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Are you well Prepared? Your Guide to Hack4Egypt

Hack4Egypt Hackathon is for Technical entrepreneurs with technical prowess, designer, with creative flair and stellar design skills or business people with strong business acumen who have an initiative and want to contribute to the community and most importantly have a good English knowledge then this hackathon is definitely for you. But Hack4Egypt Techies did you prepare yourself? Well here are some articles which can guide your way to Hack4Egypt help you work on your idea, team and take an advantage of your mentors’ guidance.

Step Out of Your Sand Box

Some like to think that it is the work of a lone genius, but that’s not true. Innovation mostly takes place when a person with an idea shares that idea with another person. When ideas are shared and combined, they lead to an innovative breakthrough.

Ideas seem to isolated dots, but in the right context, they can be related. BOM manages the creation and connection of these dots. The Business Opportunity Map (BOM) is an effective tool that companies can use to identify new fields of play, and eventually build complete business concepts. The BOM is comprised of five phases; Set-up, Diverge, Connect, Converge, and Emerge.

Team Charter

Teams are one of the main assets of any organization. Imagine people in a team working in different directions with different expectations, unable to work in harmony towards clear objectives. The results may not be aligned. The team charter acts as a roadmap for how the team should work together, empowering people to act towards a shared vision.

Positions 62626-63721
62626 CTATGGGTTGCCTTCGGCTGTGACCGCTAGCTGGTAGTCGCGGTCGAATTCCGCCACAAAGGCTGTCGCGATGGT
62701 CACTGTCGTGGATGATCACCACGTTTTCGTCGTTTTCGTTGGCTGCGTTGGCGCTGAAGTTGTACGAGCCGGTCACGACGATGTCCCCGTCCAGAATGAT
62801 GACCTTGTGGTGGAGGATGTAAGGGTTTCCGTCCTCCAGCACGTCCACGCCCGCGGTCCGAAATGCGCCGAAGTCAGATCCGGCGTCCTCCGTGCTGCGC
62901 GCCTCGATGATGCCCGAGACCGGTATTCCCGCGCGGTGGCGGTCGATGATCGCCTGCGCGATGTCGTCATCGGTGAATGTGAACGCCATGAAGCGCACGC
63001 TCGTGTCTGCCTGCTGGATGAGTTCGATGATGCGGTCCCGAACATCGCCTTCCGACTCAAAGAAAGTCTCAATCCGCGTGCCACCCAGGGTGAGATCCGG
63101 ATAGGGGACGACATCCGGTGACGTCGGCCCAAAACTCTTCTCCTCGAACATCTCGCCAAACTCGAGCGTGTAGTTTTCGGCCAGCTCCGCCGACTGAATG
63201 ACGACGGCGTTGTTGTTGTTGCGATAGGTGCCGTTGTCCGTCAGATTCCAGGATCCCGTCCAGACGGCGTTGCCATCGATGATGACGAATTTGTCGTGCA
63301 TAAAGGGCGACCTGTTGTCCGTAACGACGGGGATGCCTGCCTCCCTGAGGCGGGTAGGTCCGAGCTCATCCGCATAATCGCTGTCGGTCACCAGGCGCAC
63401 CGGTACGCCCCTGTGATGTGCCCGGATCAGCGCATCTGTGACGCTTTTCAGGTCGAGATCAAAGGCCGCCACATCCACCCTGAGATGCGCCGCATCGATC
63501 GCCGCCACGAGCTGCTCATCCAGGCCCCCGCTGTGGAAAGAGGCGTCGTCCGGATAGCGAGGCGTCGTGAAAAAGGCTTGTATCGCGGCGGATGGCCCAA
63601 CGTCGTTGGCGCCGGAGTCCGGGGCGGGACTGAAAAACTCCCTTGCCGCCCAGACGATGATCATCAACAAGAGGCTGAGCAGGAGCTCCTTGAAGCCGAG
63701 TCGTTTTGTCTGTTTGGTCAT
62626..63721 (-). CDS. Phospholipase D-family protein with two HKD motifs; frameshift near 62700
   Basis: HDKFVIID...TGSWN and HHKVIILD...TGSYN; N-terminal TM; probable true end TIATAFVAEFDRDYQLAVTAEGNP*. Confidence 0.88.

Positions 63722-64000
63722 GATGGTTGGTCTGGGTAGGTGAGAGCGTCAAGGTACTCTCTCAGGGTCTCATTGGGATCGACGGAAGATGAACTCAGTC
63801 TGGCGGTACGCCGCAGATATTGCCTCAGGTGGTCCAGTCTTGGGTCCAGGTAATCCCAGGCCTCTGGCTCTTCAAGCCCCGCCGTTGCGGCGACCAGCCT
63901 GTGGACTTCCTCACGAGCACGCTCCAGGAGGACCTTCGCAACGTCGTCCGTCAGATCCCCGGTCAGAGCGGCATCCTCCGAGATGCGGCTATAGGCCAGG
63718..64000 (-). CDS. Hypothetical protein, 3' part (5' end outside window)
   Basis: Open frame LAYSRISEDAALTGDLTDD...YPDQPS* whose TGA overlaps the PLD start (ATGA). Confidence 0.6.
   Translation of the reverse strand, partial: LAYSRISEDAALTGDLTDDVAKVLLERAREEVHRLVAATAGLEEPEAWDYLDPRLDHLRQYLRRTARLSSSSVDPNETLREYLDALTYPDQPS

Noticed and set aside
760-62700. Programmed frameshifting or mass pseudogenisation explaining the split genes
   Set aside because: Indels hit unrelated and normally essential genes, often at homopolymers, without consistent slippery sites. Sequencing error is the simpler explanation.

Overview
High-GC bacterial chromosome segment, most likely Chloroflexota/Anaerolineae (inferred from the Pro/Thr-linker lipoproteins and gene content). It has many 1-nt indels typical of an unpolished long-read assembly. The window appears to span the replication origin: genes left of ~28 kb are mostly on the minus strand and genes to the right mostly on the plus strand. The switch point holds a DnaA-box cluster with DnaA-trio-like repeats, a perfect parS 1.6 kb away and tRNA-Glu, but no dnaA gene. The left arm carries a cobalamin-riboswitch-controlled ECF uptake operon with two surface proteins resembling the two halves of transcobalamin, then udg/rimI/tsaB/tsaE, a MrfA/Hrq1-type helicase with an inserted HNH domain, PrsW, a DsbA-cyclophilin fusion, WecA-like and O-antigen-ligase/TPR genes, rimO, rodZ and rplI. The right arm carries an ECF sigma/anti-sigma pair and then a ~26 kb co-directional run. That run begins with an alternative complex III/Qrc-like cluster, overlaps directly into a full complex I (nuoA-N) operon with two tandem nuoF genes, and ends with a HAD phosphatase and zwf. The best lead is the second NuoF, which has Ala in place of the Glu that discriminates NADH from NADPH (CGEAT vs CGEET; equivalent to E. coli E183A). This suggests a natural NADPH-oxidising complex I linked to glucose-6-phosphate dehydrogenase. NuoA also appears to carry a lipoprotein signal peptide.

Do You Need Mentoring?

Mentors can do anything to help their mentees reach their goal. Read Ganesh Vancheeswaran’s, a Marketing professional, writer, and mentor to entrepreneurs, advice on how to take advantage of your mentors.

The Only 10 Slides You Need in Your Pitch

What do you do now that you have the audience’s attention? Guy Kawasaki, author, of 12 books and chief evangelist of Apple, preaches the “10/20/30 Rule of PowerPoint”. He believes that a pitch should have 10 slides, presented in 20 minutes with a font of 30 on each slide.

Kawasaki explains that no meeting should exceed ten concepts, thus the ten slides. He adds that even if you get an hour to give your presentation, 20 minutes is the optimal time. His reasoning is that the hour will be drained in setting up your computer and leaving time for discussion.

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